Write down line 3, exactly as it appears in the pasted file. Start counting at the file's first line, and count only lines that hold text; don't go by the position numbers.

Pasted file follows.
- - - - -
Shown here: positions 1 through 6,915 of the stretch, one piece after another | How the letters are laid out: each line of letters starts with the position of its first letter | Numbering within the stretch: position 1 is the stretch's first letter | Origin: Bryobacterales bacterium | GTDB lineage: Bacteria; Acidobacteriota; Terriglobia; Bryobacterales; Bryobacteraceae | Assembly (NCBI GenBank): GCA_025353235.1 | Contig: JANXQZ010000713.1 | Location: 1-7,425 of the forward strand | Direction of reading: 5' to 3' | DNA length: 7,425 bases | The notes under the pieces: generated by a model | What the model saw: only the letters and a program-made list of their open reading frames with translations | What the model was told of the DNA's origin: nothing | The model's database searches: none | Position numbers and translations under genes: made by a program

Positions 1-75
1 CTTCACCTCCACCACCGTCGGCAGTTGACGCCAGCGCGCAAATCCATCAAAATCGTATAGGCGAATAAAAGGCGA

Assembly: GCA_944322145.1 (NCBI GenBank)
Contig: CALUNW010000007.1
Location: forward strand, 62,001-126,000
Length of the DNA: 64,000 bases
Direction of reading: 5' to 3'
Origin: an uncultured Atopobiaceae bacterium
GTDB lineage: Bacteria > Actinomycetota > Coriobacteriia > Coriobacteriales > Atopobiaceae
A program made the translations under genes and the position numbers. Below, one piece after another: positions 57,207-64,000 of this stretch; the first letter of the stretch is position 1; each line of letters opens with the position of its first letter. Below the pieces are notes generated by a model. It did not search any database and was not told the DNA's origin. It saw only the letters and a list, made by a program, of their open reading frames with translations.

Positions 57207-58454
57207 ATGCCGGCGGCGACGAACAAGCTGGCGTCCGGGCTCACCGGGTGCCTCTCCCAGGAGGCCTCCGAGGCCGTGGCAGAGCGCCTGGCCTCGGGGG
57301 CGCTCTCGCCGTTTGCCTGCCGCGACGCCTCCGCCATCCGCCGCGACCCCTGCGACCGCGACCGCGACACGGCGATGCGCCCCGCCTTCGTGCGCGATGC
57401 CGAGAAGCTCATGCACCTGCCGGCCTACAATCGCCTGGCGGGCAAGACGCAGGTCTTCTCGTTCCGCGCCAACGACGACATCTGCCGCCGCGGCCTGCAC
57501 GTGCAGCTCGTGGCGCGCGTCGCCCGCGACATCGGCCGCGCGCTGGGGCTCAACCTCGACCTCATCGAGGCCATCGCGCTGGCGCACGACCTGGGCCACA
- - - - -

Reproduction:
1 CTTCACCTCCACCACCGTCGGCAGTTGACGCCAGCGCGCAAATCCATCAAAATCGTATAGGCGAATAAAAGGCGA